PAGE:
Learning Hindi

Keys to Learning Hindi: 1. Learn to Read First!

This was the biggest mistake I made in my Hindi learning journey:

I took advice from “experts” who said, “Always learn to speak first, then write.”

This advice is fine for most languages, but most languages don’t have an alphabet where 8 letters sound incredibly similar to each other!

The letters ड (Da) ढ (Dha) द (da) ध (dha) ट (Ta) ठ (Tha) त (ta) and थ (tha) all sound exactly the same to a new Hindi learner.

So, what happened is I just defaulted to using त for the T sounds and द for the D sounds and was mispronouncing a ton of words!

The only way to know precisely what letter to pronounce is by learning the Hindi script, Devanagari, first. Then when you’re learning a new word, you can write it down and learn the correct pronunciation.

When I learn a new word with one of these tricky letters, I always ask, “Which D (or T) letter is used in this word?” and make a note.

Hindi is a language that is pronounced exactly as it’s written. There are very few trick words like “gym” (pronounced “jim”) which English is littered with. This is a big plus for you as a learner because it means that reading and writing in Hindi can be learnt very quickly.

Resources I recommend for learning to read Hindi

To learn reading and writing, I recommend Teach Yourself Beginner’s Hindi Script by Rupert Snell. It’s a short read and allowed me to learn Hindi script within a month.

Teach Yourself Beginner’s Hindi Script by Rupert Snell

Alongside that book, I also printed an A4 poster of the Hindi alphabet which I stuck on my home office wall so I was facing it all day.

Hindi alphabet chart

While learning to read, every morning I spent 20 minutes going through an alphabet pronunciation drill and an alphabet plus vowels drill with a delightful woman addressing me as a child.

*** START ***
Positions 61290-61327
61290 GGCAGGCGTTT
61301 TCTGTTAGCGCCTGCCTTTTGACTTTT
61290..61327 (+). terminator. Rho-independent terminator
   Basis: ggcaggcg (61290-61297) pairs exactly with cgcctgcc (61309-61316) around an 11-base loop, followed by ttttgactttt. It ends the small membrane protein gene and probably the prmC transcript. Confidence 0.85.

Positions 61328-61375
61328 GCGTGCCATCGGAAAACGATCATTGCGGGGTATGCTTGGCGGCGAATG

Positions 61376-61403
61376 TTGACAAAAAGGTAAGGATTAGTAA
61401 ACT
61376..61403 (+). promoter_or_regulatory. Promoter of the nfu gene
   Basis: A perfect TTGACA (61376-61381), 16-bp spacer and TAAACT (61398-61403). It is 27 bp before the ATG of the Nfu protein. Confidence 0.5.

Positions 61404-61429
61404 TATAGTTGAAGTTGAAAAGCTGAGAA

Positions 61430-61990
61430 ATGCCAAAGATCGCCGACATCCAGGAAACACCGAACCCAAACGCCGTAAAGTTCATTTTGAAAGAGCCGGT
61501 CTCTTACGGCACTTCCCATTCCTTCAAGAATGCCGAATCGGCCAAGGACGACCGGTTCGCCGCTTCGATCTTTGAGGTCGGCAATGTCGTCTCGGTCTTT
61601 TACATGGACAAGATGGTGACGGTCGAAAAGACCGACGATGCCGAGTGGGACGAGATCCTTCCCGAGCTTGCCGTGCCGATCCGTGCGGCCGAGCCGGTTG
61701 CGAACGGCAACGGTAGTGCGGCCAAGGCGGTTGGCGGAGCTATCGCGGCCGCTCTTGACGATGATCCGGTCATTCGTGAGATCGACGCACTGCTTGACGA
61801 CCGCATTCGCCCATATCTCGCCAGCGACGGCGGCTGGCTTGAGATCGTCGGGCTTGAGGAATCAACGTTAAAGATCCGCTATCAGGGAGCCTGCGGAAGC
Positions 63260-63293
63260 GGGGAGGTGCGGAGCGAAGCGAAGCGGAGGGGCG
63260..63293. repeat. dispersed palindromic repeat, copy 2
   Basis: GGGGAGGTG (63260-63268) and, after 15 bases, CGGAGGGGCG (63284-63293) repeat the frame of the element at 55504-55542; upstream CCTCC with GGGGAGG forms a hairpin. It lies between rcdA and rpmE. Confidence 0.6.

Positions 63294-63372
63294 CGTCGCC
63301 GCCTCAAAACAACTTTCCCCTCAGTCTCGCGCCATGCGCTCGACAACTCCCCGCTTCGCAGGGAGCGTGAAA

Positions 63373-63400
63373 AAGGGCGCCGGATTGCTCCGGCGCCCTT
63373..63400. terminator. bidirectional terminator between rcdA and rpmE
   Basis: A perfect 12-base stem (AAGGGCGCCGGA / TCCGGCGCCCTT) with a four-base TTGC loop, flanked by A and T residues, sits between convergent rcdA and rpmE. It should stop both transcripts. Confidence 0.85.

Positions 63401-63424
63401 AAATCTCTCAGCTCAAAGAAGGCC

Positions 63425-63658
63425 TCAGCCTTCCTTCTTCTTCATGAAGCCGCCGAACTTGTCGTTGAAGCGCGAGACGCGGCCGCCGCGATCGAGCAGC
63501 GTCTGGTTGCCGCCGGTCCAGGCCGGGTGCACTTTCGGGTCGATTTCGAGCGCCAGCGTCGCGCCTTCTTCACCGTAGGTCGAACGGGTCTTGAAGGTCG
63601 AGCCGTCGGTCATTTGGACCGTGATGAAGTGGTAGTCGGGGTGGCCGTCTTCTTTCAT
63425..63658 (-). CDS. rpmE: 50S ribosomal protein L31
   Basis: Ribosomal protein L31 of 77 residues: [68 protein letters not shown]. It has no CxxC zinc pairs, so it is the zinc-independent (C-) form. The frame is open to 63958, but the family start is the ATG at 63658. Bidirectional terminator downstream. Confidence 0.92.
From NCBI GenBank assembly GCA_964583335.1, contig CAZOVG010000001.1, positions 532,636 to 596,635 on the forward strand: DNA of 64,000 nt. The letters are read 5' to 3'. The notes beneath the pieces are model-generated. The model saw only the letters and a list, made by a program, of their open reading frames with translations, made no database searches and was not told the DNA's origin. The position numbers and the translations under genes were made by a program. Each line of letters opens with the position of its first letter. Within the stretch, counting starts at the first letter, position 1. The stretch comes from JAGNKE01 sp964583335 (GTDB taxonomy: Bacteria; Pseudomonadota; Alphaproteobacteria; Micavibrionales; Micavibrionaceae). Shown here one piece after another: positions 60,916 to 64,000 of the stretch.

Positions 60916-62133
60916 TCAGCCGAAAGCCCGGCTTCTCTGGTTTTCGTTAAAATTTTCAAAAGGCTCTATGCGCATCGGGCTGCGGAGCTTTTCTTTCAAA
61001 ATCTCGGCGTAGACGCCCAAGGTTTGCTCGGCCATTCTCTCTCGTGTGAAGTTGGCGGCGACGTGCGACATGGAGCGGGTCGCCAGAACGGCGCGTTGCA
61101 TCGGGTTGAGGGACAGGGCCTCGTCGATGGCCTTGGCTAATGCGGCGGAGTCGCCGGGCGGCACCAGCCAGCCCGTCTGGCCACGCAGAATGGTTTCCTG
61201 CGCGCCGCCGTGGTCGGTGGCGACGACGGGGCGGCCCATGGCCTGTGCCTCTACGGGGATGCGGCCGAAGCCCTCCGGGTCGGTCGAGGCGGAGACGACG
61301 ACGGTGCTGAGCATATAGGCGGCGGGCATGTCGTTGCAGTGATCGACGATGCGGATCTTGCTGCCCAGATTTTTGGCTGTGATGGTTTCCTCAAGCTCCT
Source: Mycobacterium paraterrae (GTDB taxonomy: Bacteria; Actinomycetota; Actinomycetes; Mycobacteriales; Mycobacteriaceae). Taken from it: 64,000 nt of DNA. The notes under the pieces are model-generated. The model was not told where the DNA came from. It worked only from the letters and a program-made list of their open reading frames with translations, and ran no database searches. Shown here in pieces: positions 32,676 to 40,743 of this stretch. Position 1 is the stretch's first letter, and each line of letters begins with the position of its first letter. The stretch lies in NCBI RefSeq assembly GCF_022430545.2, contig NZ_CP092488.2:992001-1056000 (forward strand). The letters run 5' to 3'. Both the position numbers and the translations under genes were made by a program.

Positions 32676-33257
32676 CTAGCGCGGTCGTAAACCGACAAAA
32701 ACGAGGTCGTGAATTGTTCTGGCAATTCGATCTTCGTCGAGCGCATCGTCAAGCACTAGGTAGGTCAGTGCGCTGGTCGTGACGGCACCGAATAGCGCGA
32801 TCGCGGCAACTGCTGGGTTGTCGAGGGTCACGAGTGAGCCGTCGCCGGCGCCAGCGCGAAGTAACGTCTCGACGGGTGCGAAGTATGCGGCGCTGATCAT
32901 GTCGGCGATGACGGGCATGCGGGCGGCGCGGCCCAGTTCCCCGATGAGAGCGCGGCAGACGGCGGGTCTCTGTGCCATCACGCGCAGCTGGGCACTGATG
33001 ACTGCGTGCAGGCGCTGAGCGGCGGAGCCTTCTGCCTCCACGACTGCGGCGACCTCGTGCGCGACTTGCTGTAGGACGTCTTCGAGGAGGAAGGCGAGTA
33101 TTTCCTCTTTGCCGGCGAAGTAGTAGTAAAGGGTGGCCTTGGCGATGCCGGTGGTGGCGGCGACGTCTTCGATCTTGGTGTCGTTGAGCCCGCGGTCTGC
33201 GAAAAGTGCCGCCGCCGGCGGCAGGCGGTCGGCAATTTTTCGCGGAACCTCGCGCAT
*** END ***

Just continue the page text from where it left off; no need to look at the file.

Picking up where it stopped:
Use this Hindi Alphabet drill video.

I’ve also shared a post on how to study online efficiently.

Karl Rock's Urdu classrom
This is what my study space looked like while I was learning Urdu. You should set up something similar with all wall charts and notes near you. I’ve now moved this all into my bedroom, as at this time my room was being renovated.

Important: I recommend you learn the basics of Hindi script with a book and the pronunciation drills before continuing to the Overcoming the 5 Challenges of Hindi posts. I’ve purposefully used the Hindi script in that section because you must learn to read it.

If my content has helped you, please leave a comment.

By Karl Rock

Karl Rock, is a Hindi speaking Kiwi ex-pat who take viewers behind the scenes of incredible India and its neighbours. He has visited every state and union territory in India, and its culturally similar neighbours – Pakistan and Bangladesh, and aims to make others fall in love with India and the subcontinent.

15 replies on “Keys to Learning Hindi: 1. Learn to Read First!”

HI Karl. I have seen some of your videos and just checked out your blog. You are inspiring. I’m eager to learn this beautiful language. Beautiful journey.
Kind regards from Colombia, South America.

I fully agree. I taught myself Bengali using a book and the first thing it does it teach you how to read/write. It taught me the entire alphabet and how to read conversations before it taught me to say “how are you?” Learning to read is fundamental and a great idea. And yes, it takes months of hard work but it is 100% worth it.

I have been looking all over youtube for helpful videos to learn Hindi but most only have common asked questions. I wanted the alphabet and pronunciation guide. So this will be so helpful. Thank you

Hello Rock. I started the Duolingo course on Hindi and it starts out with….the Devanagari script! Not an easy way to start an online class, if you ask me, where all one does is [at least at this point] to look and make choices on a multiple-choice test. I realized that I needed to write the letters for me to memorize what they sounded like. So when I searched for “learning how to write the Devanagari script,” your blog came up. And you reinforced my insight! Unfortunately, Snell’s little book costs a fortune on Amazon (for me anyway), which would also require a hefty shipping fee as I live in the Philippines. Fortunately, I found a Youtube channel that teaches how to write and pronounce the Devanagari letters. The channel is actually for learning Sanskrit, but I suppose that won’t lead me astray, would it? Perhaps you’d say “au contraire”…? Anyway, here is the link to the video, just in case:

Thanks Rock!

Thanks so much for this 1st step suggestion! I’ve always had a deep admiration for Indian culture and Hinduism. I just began learning an Indian classical dance (Odissi) at the beginning of this year so I’m inspired to start learning Hindi and then eventually Sanskrit. I hope to visit India one day – so much I want to experience there.
Anyway, thank you again for all you do!

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